1. Home price appreciation*
One-year returns: 6.26%
Three-year returns: 32.88%
Five-year returns: 48.95%
Homeownership is a core tenet of the American dream for a good reason.
Historically, prices have risen over the long term, catapulting scores of Americans into the middle class and providing wealth that can be passed down through generations. Plus, homeowners can live in—and enjoy—their investments. (You don’t get that from CDs.)
The challenge right now for many first-time buyers is to find a home they can afford. A shortage of homes for sale has kept prices high in many markets, and higher mortgage rates have pushed many would-be buyers out of the market.
And even those who can make the numbers work aren’t protected from downturns in the housing market. During the Great Recession, home prices plummeted, plunging many homeowners under water on their mortgages. Millions of Americans lost their homes to foreclosure.
But those who were able to hold on to their properties have seen prices rebound and then some over the past 15 or so years. And while many real estate professionals predict prices will dip in the months ahead, they’re not predicting any catastrophic drop. Many markets are still seeing prices increase, and most experts believe prices will recover nationally by next year or 2025.
“Homeownership is the greatest generator of wealth for most Americans,” says Bankrate’s Hamrick. “Over a long period, that should work well for most people and it generally does.”
2. Stock market*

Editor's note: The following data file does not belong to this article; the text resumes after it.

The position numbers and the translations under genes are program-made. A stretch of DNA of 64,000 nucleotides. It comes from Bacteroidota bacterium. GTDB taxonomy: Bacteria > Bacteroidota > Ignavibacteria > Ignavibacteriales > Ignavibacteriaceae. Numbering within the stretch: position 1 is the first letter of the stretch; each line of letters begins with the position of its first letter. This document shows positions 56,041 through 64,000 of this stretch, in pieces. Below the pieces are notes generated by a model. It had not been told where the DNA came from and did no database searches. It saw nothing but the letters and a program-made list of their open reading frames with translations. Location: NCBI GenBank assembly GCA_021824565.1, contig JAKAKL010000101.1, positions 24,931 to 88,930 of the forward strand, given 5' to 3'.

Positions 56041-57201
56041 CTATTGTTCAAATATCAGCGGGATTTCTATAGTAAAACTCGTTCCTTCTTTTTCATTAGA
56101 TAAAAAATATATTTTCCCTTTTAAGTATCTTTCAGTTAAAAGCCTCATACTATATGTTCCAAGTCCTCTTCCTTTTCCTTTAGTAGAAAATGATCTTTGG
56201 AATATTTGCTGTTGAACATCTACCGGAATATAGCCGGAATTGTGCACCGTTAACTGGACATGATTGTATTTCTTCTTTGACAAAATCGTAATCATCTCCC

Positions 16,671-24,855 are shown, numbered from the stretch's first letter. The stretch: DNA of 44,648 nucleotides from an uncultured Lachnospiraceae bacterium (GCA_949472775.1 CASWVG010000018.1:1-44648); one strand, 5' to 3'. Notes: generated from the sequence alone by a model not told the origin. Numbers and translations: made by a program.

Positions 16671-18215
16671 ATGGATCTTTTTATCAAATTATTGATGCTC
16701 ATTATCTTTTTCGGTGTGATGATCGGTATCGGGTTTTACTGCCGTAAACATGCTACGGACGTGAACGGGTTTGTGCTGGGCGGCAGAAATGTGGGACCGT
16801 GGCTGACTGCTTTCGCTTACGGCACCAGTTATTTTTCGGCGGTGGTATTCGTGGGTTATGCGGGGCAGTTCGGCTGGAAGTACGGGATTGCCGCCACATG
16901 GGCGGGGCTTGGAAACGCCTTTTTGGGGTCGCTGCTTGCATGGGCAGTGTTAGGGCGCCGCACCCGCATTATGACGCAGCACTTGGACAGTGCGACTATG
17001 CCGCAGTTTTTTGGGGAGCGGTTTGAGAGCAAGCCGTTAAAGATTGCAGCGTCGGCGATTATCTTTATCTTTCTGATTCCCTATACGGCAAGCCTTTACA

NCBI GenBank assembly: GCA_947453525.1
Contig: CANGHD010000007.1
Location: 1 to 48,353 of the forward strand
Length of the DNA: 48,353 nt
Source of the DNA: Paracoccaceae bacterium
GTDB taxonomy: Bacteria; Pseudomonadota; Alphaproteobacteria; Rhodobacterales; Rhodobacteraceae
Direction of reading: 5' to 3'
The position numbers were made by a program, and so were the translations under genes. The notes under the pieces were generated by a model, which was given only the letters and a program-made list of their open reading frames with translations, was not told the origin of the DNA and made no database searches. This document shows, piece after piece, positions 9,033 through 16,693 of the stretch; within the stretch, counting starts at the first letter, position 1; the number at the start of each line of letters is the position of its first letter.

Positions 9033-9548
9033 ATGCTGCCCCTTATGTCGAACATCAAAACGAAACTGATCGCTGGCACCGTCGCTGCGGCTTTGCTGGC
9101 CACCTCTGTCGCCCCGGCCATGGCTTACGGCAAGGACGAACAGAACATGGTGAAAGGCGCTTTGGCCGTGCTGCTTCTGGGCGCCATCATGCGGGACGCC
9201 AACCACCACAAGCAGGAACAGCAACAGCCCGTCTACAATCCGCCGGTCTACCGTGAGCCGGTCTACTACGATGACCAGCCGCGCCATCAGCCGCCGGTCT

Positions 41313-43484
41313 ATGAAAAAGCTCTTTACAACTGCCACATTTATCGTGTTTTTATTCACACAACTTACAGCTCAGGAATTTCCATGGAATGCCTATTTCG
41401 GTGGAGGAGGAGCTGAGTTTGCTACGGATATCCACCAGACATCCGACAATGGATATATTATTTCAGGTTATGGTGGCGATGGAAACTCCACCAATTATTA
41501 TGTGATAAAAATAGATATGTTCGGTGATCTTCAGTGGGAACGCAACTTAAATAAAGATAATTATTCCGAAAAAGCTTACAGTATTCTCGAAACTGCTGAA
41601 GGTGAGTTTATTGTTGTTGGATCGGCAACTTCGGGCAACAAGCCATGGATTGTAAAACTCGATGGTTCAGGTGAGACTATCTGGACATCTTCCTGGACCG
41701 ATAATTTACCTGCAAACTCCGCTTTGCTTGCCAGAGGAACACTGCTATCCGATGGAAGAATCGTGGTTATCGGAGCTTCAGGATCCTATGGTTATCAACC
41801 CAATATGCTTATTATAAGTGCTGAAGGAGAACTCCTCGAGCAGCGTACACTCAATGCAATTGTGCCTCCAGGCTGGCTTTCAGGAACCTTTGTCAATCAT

One-year returns: -2.9%
Three-year returns: 40.9%
Five-year returns: 51.9%
Investing in the stock market isn’t for the faint of heart. After what seemed like meteoric growth during the COVID-19 pandemic, the S&P 500 has since had a few headline-making drops before recovering some of those losses. But while the market is risky—and plenty of folks have lost their shirts in it—it’s generally considered a good long-term investment.
The key is to play the long game and not focus on the day-to-day or week-to-week fluctuations, say financial planners.
Those who are nearing retirement and may need that money sooner might want to put less money in the stock market because of that volatility. They might want to invest more in bonds, mutual funds (which are collections of stocks), and certificates of deposits, which are considered to be safer investments.
“The market is going to go up and it’s going to go down. Over the long term, it’s going to be very important just to have had held on to those investments,” says Daniel Johnson, a financial planner at RE|Focus Financial Planning based in Winston-Salem, NC.
2023 average 10-year U.S. Treasury bond rate: 3.6%
2020 average 10-year U.S. Treasury bond rate: 0.89%
2018 average 10-year U.S. Treasury bond rate: 2.91%
Bonds have always been considered a safer, more stable, vanilla type of investment. But higher interest rates are changing that calculus.
“It’s very exciting right now,” says Vance Barse, a financial planner at Your Dedicated Fiduciary based in San Diego. “You can earn a much higher interest rate than you could [previously].”
Investors who opt for shorter-term bonds, with terms of a year or less, can find rates above 5%.
Bonds are loans made to companies and to federal, state, and local governments for a pre-determined length of time, typically ranging from a single month to 30 years. Investors earn interest on bonds and then receive their money back when the bonds mature.
While higher rates mean more profitability, the downside is that bonds purchased when rates were lower aren’t as attractive to invest in as the newer ones with higher interest rates. So if someone needs to sell a bond before it matures, they could lose money on that sale. And they might not get their full investment back if they don’t wait until the end of their term.